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Effingham Magazine

An Inclusion Revolution: The Effingham County Navigators Give Families of Disabled Persons the Tools to Thrive

An Inclusion Revolution: The Effingham County Navigators Give Families of Disabled Persons the Tools to Thrive

Story by Cindy Reid

More than ten years ago Pauline Shaw was in search of information and resources that could help her special needs daughter, Dakota Roundtree.

Driven by a desire to share the valuable information she found with other families, she started a parent-led support group for families and their special needs children, including their siblings. Angela Jackson, also a parent of a special needs daughter, Jadin, was immediately drawn to the idea and together as President and Vice President they have been at the helm of the Effingham County Navigators ever since.

The initial program was an immediate success. Continuing today, the support meetings are held monthly and usually feature a speaker, and the group also works as an advocate for their children.

“Far from being a sad environment, people need to know that we are definitely upbeat, and we leave our meetings better than when we came in,” says Pauline. “And it’s a wonderful opportunity for our kids to get together and socialize as well.”

All are Welcome

“We take every disability, and we do use the term disabled because we don’t want to get caught up in verbiage,” says Angela.

From ADHD, shaken baby syndrome, spina bifida, muscular dystrophy, mobility issues including wheelchairs, autism, and cerebral palsy to Fragile X syndrome, the Navigators advocate for all because although each person’s diagnosis may be different, many of the resources are the same. And as children grow it’s important for families to know what assistance is available.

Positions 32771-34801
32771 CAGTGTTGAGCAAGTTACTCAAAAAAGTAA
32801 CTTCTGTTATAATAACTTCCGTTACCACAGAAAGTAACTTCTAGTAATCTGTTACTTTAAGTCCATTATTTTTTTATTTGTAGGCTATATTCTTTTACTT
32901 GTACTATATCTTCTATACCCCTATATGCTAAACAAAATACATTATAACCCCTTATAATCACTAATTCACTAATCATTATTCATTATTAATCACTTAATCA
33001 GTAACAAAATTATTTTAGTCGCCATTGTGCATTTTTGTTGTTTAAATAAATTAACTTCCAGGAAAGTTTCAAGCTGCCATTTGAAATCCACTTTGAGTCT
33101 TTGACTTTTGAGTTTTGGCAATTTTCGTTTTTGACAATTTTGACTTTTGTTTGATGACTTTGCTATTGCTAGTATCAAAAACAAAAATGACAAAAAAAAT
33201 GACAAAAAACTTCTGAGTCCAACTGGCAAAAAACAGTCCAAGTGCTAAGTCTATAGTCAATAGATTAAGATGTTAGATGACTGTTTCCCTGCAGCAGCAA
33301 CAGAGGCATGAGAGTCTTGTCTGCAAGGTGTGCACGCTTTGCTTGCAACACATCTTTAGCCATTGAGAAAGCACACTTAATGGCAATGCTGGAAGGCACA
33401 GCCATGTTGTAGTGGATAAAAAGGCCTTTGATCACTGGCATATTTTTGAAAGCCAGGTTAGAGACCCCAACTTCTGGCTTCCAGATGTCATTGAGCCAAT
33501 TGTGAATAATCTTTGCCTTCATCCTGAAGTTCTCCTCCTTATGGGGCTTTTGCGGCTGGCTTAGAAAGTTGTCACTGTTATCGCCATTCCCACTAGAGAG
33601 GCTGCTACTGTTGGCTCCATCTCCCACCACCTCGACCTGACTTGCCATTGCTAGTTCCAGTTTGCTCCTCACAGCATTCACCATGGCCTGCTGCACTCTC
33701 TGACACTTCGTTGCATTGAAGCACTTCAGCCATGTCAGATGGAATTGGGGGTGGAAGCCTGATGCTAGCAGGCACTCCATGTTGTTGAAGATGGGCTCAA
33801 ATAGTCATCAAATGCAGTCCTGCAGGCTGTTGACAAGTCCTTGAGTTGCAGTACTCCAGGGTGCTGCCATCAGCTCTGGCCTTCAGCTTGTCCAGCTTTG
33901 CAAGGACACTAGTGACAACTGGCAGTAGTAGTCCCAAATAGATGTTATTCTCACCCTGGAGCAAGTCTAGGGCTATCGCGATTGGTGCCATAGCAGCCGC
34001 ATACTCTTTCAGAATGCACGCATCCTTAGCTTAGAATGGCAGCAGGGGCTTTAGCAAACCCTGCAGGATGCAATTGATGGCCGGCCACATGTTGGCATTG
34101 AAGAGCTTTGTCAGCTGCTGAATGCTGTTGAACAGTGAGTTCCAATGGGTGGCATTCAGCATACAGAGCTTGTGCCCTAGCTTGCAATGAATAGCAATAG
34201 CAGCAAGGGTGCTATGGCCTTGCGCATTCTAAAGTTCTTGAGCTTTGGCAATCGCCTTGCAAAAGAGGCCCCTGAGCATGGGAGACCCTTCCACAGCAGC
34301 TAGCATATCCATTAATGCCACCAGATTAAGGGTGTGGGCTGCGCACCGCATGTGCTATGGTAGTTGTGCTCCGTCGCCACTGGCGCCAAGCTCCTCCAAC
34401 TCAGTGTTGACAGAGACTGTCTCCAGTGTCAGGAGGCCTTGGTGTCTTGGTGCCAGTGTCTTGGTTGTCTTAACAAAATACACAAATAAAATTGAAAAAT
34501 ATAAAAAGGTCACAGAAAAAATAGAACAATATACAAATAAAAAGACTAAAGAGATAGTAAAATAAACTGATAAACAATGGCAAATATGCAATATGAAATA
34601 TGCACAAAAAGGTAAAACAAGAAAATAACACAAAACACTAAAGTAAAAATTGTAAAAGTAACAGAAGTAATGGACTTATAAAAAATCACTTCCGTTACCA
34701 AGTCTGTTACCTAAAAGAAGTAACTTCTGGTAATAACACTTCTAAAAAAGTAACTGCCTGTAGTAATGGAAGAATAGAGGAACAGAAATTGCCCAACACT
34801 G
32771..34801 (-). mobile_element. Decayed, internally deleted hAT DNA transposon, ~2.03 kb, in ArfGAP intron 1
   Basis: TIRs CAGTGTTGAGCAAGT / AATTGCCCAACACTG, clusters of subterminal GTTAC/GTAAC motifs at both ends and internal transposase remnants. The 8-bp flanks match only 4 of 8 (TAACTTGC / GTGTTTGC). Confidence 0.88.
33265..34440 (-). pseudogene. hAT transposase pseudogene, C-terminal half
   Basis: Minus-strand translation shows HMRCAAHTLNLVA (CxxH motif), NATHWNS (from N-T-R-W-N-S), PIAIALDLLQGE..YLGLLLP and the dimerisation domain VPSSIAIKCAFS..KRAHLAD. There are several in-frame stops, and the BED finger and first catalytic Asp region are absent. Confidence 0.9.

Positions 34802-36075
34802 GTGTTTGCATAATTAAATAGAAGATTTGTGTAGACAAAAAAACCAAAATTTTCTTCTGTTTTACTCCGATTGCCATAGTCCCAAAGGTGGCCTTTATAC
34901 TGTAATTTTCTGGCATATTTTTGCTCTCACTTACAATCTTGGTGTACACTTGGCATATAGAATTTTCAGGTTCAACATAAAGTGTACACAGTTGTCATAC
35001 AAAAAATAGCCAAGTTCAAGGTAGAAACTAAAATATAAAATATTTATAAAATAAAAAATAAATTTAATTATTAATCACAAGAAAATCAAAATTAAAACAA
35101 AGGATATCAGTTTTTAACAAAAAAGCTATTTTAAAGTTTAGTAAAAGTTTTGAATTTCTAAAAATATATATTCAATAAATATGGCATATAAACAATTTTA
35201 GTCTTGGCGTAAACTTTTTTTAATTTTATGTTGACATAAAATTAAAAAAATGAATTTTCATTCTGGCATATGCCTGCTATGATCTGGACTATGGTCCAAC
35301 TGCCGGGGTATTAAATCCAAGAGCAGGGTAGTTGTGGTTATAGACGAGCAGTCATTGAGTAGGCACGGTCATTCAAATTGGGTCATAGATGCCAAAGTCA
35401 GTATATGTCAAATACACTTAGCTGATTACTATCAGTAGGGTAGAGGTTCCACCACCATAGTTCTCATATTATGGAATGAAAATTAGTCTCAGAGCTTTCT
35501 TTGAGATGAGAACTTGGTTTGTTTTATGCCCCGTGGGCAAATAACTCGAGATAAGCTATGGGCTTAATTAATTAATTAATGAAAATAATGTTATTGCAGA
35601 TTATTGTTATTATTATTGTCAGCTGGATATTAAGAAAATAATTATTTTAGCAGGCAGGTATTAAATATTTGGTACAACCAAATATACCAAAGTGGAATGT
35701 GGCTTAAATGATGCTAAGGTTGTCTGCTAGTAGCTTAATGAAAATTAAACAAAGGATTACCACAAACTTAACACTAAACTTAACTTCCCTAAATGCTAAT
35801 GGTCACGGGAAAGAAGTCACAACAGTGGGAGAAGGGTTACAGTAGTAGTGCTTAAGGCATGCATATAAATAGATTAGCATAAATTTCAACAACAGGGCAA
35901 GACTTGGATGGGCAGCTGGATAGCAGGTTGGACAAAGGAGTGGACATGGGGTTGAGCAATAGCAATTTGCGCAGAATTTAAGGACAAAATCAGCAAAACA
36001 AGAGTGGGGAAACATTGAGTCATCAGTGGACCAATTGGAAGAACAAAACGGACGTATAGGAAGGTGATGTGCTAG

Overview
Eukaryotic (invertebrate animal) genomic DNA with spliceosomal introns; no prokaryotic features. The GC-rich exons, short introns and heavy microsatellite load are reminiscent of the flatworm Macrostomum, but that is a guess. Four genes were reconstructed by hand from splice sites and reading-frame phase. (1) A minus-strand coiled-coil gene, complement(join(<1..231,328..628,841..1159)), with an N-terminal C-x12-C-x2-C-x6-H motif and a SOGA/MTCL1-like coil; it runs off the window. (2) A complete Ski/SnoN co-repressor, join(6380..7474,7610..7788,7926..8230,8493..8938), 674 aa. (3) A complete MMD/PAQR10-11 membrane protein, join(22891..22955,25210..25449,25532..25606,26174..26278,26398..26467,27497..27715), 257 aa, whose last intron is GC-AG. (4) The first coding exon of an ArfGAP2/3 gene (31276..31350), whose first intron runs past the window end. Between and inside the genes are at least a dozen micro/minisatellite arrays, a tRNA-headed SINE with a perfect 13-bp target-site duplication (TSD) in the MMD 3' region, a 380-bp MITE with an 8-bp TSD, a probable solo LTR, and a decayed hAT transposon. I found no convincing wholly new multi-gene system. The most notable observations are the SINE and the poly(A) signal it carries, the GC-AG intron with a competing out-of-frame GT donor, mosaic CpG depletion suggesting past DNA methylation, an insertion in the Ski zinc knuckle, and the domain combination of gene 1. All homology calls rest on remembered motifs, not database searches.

While they continue to host monthly support and informational meetings, the Navigators have become so much more than that. About once a week the children have a recreational activity.

Because their goal is to “make the whole family whole,” siblings are encouraged to join in and participate in the recreational activities, which range from bowling, basketball, softball, and soccer to attending fun community events.

Instead of focusing on the negative, the Navigators measure quality of life through the smiles on their children’s faces

One goal of the group is community awareness. As Pauline says, “Instead of just looking at our disabilities, look at our abilities. We help each other be acknowledged and included. We still have a long way to go to change people’s perception. We advocate for the most vulnerable population with the quietest voice, but when we come together our voice is loud enough to be heard. We need to be heard because there should be no discrimination.”

Both women urge families to get involved, build relationships, and become part of the Navigator community. “If an individual with a disability touches your heart, you need to join us. Come be a part of the Navigator family, it will only improve your life. The first time is new—for both parents and children—and being scared to try something is natural,” says Pauline. “But the second time they love it!”

It is helpful for families to know that there is no cost to participate in any Navigator activity. Everything is free—including t-shirts, admission tickets for outings, and sports team registrations—because they want to remove barriers to family participation.

“We started out with $80 in our checking account and our fundraiser was a huge yard sale,” says Pauline. “Today we are a 501(c)3 Non Profit Charity and we are funded by small grants, community fundraising, and sponsorships from local businesses.”

Sports & Recreation

“We are about building families—not athletes—and so we are so much more than sports,” says Pauline, “But recreation has always been a huge part of the Navigators because recreation is so embedded in our community. The parents in the Navigators want their children to benefit from all recreation has to offer, to learn friendship, to socialize, to create great memories—and to earn trophies too! “